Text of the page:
When You Must Pay Estimated Taxes
You must pay estimated taxes on certain types of income that are not subject to withholding, such as income from self-employment, dividends and interest, rent, alimony, and prizes or other winnings. When you pay estimated taxes, you are paying both income taxes and self-employment taxes. In general, you must pay estimated tax when:
- you expect to owe at least $1,000 in tax after your withholding and refundable credits, and
- you expect your withholding and refundable credits to be less than the smaller of (1) 90% of the tax to be shown your tax return, or (2) 100% of the tax shown on the previous year’s tax return.
Penalties for Underpaying Estimated Taxes
The penalty rate for the underpayment of estimated taxes may differ from year to year, and the amount of your penalty depends on your particular circumstances. For the tax year 2010, for example, the rate is an annual rate of 4% for the number of days that the tax is unpaid from April 16, 2010 to April 15, 2011.
In most cases, the Internal Revenue Service (IRS) will figure any penalty that you owe for the underpayment of estimated taxes, and send you a bill for the penalty amount. However, you may need to figure the penalty yourself in certain situations. The penalty for the underpayment of estimated taxes is figured separately for each payment period of estimated taxes. In order to figure your penalty amount, you must use IRS Form 2210, which contains both a short and regular method for determining your penalty. Essentially, you first must determine the amount of tax that you have underpaid. Form 2210 then can guide you through the process of figuring your penalty amount, which is directly based on the amount of your tax underpayment.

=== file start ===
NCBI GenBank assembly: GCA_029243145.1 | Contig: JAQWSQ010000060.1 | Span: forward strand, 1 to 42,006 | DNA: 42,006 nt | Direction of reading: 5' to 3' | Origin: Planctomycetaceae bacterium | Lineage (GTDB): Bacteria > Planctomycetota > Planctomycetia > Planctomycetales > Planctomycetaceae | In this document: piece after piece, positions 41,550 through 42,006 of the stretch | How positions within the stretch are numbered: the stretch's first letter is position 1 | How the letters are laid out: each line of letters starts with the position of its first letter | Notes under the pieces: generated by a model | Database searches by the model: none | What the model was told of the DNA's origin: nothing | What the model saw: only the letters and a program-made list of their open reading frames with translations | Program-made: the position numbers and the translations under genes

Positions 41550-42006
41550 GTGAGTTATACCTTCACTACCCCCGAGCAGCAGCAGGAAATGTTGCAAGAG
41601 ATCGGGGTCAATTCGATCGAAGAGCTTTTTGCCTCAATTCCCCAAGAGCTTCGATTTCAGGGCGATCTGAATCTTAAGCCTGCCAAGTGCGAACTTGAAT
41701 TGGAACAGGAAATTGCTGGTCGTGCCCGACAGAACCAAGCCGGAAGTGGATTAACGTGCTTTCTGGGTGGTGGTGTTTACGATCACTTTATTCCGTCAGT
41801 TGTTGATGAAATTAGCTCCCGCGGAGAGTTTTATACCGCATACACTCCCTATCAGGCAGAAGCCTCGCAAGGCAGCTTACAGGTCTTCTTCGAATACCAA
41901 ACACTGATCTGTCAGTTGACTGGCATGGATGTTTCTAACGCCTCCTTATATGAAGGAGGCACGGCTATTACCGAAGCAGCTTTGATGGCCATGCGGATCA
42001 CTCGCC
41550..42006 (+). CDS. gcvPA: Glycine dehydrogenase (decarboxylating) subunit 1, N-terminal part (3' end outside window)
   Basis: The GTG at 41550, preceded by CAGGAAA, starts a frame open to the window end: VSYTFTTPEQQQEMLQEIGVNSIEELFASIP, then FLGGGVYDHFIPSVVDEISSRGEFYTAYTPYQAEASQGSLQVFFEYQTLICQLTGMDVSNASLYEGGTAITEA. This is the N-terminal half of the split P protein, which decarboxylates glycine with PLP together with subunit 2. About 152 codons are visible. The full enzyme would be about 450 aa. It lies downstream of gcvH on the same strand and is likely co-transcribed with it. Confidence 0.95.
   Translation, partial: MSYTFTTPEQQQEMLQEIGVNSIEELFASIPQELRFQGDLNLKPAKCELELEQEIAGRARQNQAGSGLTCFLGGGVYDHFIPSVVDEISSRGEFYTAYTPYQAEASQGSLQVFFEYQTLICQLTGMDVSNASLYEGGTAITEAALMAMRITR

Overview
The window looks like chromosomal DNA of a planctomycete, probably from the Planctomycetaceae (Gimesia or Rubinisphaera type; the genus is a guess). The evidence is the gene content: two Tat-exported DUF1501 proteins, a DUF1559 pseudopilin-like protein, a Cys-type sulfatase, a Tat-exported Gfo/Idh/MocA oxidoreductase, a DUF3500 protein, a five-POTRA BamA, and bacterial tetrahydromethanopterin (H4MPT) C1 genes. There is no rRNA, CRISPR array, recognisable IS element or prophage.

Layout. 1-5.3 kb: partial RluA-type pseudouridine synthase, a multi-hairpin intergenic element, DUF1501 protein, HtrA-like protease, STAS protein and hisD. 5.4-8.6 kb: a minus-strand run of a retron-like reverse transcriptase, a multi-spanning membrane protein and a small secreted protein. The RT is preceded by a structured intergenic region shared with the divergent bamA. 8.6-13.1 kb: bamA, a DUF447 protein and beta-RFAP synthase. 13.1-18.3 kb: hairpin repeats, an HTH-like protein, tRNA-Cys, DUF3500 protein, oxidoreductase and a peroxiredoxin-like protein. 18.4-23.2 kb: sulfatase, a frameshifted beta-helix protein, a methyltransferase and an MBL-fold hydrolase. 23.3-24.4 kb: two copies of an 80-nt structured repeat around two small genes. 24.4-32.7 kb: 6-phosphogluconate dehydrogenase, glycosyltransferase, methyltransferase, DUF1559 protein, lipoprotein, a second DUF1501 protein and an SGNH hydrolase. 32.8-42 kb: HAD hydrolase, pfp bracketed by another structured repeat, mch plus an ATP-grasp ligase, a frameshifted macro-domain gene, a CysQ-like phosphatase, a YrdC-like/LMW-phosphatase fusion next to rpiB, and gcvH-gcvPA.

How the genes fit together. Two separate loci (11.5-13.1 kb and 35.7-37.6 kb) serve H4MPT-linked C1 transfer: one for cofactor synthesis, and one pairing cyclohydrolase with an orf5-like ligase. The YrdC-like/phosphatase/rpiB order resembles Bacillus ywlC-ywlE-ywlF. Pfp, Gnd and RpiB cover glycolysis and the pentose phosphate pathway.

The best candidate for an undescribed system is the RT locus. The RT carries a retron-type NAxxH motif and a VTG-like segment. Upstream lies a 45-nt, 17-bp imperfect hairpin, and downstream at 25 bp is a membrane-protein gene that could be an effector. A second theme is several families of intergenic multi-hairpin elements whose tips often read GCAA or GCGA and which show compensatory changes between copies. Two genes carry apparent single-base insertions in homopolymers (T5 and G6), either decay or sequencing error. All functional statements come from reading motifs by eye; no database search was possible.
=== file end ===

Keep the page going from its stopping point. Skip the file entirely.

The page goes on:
Generally, if you do not make at least a minimum payment for a certain payment period, you will owe a penalty. More specifically, your estimated tax payments must be at least 22.5% of your 2010 tax, or 25% of your 2009 tax. If you are a higher income taxpayer, then you may have to pay at least 27.5% of your 2010 tax. If your payments do not meet those percentages, then you must pay a penalty to the IRS. Likewise, if you miss a payment for a certain payment period altogether, then you will owe a penalty from the date the payment was due until the date the payment is made.